Plaintiffs argue that both Wal-Mart and ASM had a duty to maintain the Wal-Mart Store "in such a manner as to provide a safe environment for their invited guests." (Am. Compl. ¶ 10, ECF No. 57). ASM argues that it had no duty under premises liability to Plaintiffs. (MSJ 15:9-13). According to Nevada law, a defendant can be held liable for negligence under the theory of premises liability only when the defendant is the owner or occupier of a piece of land. See, e.g., Rockwell v. Sun Harbor Budget Suites, 925 P.2d 1175, 1182 (Nev. 1996). However, the only relevant question to this case is whether ASM can be held liable as an occupier, as it is undisputed that the land at issue was owned by Wal-Mart, (MSJ 15:9-13).

ASM argues that it was not an occupier of the land because it did not have control over the area where the events occurred. ( Id. at 16:17-17:3). Pursuant to the Agreement, ASM argues it had a duty to maintain only the area around its promotional event and was not permitted in any other area. ( Id. at 16:17-17:3); (Agreement § 2(j), ECF No. 63-11). ASM claims the promotional event area was roughly forty-five feet away from where the incident occurred. (MSJ at p. 10, Figure 2).

A negligence claim cannot arise directly from a breach of contract. See Bernard v. Rockhill Dev. Co., 734 P.2d 1238, 1240 (Nev. 1987) ("A breach of contract may be said to be a material failure of performance of a duty arising under or imposed by agreement. A tort, on the other hand, is a violation of a duty imposed by law, a wrong independent of contract."). However, though the question is not resolved under Nevada law, courts in numerous other states have held that a contract may grant a licensee sufficient control over an area to establish a duty of care. See, e.g., Oregon-Washington R. & Nav. Co. v. Branham, 259 F. 555, 556 (9th Cir. 1919) ("[A]s it was clear that [the defendant] was an independent contractor, it cannot avoid liability for injuries sustained to a third person, where such injuries have been inflicted because of conditions brought about by its negligent action."); Felix v. GMS Zallie Holdings, Inc., 827 F.Supp.2d 430, 436 (E.D. Pa. 2011) aff'd, 501 F.Appx. 131 (3d Cir. 2012) (holding that, under Pennsylvania law, independent contractors owe a duty of reasonable care to invitees and may be held liable in negligence for causing hazardous conditions); Stevenson v. Saratoga Performing Arts Ctr., Inc., 981 N.Y.S.2d 877, 879 (2014) ("[A] licensee exercising control owed a duty to those on the property to maintain the premises in a reasonably safe condition during the period of its use.").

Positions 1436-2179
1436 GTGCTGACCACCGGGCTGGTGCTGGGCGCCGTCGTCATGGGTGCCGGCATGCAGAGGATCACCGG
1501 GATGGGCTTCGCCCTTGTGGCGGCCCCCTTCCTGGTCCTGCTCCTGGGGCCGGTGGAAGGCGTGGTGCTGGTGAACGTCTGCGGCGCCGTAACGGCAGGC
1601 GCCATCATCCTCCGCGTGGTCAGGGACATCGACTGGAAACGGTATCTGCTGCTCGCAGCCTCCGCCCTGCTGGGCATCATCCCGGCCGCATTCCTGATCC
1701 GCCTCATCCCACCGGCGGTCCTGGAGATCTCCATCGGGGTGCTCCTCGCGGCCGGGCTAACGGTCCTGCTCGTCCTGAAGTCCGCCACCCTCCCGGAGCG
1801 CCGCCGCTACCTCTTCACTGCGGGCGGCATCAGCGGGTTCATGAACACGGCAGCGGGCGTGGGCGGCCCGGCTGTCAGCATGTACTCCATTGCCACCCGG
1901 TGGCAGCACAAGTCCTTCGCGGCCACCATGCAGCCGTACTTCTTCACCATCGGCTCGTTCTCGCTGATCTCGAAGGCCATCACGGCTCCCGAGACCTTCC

Here, the Agreement permitted ASM to use a portion of the Wal-Mart Store as a licensee, and ASM acknowledges it had a duty under the Agreement to maintain the area around its promotional event. (MSJ 16:21-22, ECF No. 63). Therefore, it is clear that ASM, pursuant to the terms of the Agreement, had a duty not to create hazardous conditions in the area of the promotional event that could injure Wal-Mart's invitees.

However, the parties dispute where the promotional event took place within the Wal-Mart Store. ASM argues, in accordance with report of its expert, Dustin Holmes, that the promotional event was located near the customer service area, beyond the point of sale and a minimum of forty feet away from where Ms. Lologo slipped and fell. ( Id. at 16:22-23); (Report of Dustin Holmes at p. 4, ECF No. 63-9). Wal-Mart argues that according to the assignment review sheet produced by ASM, the promotional event occurred in "Action Alley" which is the same area where Ms. Lologo slipped and fell. (Assignment Review, ECF No. 65-9); (Wal-Mart's Resp. 19:12-15). Therefore, a genuine issue of material fact exists as to where ASM's promotional event was located in the Wal-Mart Store, which underlies the question as to whether ASM breached its duty to Plaintiffs. Accordingly, ASM's motion for summary judgment will be denied as to Plaintiffs' negligence claim.